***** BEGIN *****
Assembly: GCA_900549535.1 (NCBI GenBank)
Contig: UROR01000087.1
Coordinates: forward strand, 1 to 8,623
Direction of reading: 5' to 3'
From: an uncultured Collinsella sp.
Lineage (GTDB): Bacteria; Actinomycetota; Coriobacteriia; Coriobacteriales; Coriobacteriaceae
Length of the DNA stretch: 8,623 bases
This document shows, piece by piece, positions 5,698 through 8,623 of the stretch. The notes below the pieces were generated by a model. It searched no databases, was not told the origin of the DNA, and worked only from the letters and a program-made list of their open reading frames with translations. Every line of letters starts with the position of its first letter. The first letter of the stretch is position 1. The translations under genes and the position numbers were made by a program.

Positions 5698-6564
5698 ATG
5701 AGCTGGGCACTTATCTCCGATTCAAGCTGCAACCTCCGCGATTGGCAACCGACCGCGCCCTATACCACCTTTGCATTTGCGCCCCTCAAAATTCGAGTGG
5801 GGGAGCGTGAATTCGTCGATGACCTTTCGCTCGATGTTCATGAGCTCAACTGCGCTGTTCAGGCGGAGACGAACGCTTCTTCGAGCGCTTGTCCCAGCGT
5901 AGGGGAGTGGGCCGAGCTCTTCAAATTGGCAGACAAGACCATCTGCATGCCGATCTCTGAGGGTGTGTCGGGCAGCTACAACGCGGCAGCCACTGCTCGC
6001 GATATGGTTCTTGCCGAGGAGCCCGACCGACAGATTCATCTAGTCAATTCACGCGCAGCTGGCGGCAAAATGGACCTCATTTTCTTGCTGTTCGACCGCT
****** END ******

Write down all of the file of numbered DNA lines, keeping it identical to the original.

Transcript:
Assembly: GCA_900549535.1 (NCBI GenBank)
Contig: UROR01000087.1
Coordinates: forward strand, 1 to 8,623
Direction of reading: 5' to 3'
From: an uncultured Collinsella sp.
Lineage (GTDB): Bacteria; Actinomycetota; Coriobacteriia; Coriobacteriales; Coriobacteriaceae
Length of the DNA stretch: 8,623 bases
This document shows, piece by piece, positions 5,698 through 8,623 of the stretch. The notes below the pieces were generated by a model. It searched no databases, was not told the origin of the DNA, and worked only from the letters and a program-made list of their open reading frames with translations. Every line of letters starts with the position of its first letter. The first letter of the stretch is position 1. The translations under genes and the position numbers were made by a program.

Positions 5698-6564
5698 ATG
5701 AGCTGGGCACTTATCTCCGATTCAAGCTGCAACCTCCGCGATTGGCAACCGACCGCGCCCTATACCACCTTTGCATTTGCGCCCCTCAAAATTCGAGTGG
5801 GGGAGCGTGAATTCGTCGATGACCTTTCGCTCGATGTTCATGAGCTCAACTGCGCTGTTCAGGCGGAGACGAACGCTTCTTCGAGCGCTTGTCCCAGCGT
5901 AGGGGAGTGGGCCGAGCTCTTCAAATTGGCAGACAAGACCATCTGCATGCCGATCTCTGAGGGTGTGTCGGGCAGCTACAACGCGGCAGCCACTGCTCGC
6001 GATATGGTTCTTGCCGAGGAGCCCGACCGACAGATTCATCTAGTCAATTCACGCGCAGCTGGCGGCAAAATGGACCTCATTTTCTTGCTGTTCGACCGCT